British Library curators, Nicolas Bell (Lead Curator Western Music) and Janet Topp Fargion (Lead Curator World and Traditional Music) organised a 'show and tell', bringing out items from the collections that now form part of the Full English's digital archive, such as Ralph Vaughan Williams folksong transcriptions, plus related items such as newly acquired photographs of Percy Grainger and selections of folksong recordings including wax cylinders recorded by Vaughan Williams, many of which are available for listening online at BL Sounds.

20 August 2013

Trevor Wiggins Ghanaian Collection

Trevor Wiggins made extensive recordings in Ghana during the 1990s, focusing on the Dagaare people and their xylophone or "gyil" music, as well as recording various other instrumental and vocal music. These recordings are now available on the BL Sounds website.

A goge from the UCL Ethnography Collections

One such instrumental recording is of the gonje or goge, a Nigerian stringed instrument which is played with a bow. Here's an example from the UCL Ethnography Collections - you can see that the string is of horsehair and the main body is a hemispherical gourd with a skin covering.

Some of the xylophone or gyil recordings include demonstrations of the tuning of the xylophones and, also, the "signature tunes" of the performers. Here's the signature tune of Rallio Kpampul, followed by further music.

You can hear Trevor talking about his work when he was interviewed by Carolyn Landau in 2010. The interview is one of a group of interviews with leading ethnomusicologists.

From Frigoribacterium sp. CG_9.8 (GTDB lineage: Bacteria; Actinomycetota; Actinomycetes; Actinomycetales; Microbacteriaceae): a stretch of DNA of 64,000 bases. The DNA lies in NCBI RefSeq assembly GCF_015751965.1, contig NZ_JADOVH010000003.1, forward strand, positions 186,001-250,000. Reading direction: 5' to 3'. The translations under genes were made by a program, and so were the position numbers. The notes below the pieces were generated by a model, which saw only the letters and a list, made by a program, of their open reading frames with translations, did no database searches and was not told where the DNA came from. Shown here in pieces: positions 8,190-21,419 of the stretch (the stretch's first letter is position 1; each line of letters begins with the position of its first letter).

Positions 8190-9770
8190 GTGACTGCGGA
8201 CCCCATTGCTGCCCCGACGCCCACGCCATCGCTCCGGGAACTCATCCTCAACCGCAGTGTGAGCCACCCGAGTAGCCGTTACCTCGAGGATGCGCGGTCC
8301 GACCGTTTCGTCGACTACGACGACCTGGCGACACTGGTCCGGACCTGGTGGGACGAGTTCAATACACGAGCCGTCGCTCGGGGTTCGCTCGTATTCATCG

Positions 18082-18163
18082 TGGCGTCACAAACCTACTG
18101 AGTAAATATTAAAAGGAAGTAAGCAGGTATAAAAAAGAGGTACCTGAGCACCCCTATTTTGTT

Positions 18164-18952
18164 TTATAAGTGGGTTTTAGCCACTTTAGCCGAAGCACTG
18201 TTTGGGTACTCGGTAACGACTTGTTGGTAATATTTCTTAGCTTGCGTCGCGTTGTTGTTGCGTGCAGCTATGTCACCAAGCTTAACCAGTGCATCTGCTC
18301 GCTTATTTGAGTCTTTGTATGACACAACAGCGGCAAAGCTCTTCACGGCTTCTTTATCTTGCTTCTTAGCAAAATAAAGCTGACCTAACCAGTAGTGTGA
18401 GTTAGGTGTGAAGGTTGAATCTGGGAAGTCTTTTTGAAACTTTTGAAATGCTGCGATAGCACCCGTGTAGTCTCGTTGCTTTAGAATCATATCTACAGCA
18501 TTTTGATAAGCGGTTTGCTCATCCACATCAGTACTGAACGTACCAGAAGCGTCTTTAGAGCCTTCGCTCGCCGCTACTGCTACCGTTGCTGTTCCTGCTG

01 May 2013

May Day at BL World & Traditional Music

As 1 May is May Day, we thought we would give you a glimpse of the Traditional Music in England collection available on BL Sounds. You can find many recordings of May Day celebrations such as this one recorded in the streets of Padstow on May Day in 1976.

Folklorist Peter Kennedy also recorded May Day celebrations. Here is an actuality recording of a May Day procession in Castleton, Derbyshire, England. You can hear the horses hooves march by to the tune of the brass band.

Padstow May Day
The Blue Ribbon 'Obby 'Oss: Market Square, Padstow, Cornwall, May Day (1 May), year not known (probably late 1940s); Photograph by Pictorial Press, London.

1 May is also a day for celebrating the international labour movement. Here are a few labour songs from around the world:

These women and girls, recorded in Uganda by Peter Cooke in 1964, are returning from doing their day’s work which would probably either consist of collecting grass or roofing.

The musicians and singers performing this song work in farming. In this recording, made by Rolf Killius in 2001, you can hear them describing the strains of the long agricultural year working in the barren fields in the mountains.

Our last recording was made by Peter Kennedy in 1953 at the Portland Stone Quarry in England. It was made for a film on the songs and work practices in the quarry entitled “Quarrymen’s Work Songs”. This is part of a group of work songs made by Kennedy, accompanied by the sounds of the work being carried out.